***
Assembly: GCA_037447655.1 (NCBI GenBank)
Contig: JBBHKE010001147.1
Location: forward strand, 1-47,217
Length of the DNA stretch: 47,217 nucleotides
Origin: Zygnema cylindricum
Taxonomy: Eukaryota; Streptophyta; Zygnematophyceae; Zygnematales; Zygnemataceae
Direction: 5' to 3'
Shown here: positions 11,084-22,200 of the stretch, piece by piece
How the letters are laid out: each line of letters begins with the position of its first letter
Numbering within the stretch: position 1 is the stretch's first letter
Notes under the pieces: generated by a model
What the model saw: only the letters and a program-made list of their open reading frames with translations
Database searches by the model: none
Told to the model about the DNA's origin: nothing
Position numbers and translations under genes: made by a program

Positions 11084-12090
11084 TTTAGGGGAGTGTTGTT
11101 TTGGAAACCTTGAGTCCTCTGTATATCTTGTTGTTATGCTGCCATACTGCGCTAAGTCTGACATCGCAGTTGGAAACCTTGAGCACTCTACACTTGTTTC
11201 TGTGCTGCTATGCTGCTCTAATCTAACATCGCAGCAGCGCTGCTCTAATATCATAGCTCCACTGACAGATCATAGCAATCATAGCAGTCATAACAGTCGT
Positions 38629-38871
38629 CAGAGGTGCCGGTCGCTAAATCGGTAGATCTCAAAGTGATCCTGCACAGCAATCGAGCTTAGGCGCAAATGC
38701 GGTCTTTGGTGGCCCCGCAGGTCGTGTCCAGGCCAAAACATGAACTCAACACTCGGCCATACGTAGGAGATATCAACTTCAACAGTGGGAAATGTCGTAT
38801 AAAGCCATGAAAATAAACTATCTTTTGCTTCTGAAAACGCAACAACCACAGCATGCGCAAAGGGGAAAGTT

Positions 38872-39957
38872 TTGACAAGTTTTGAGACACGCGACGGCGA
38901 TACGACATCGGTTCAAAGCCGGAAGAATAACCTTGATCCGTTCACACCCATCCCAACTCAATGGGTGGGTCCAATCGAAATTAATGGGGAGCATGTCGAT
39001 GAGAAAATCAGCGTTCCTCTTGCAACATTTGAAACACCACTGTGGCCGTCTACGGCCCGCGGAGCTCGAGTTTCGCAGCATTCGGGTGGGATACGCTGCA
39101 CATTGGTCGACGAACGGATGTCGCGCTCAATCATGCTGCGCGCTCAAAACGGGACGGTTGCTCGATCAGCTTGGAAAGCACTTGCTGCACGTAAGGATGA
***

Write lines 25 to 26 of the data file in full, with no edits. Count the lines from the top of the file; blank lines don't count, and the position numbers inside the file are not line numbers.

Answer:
38872 TTGACAAGTTTTGAGACACGCGACGGCGA
38901 TACGACATCGGTTCAAAGCCGGAAGAATAACCTTGATCCGTTCACACCCATCCCAACTCAATGGGTGGGTCCAATCGAAATTAATGGGGAGCATGTCGAT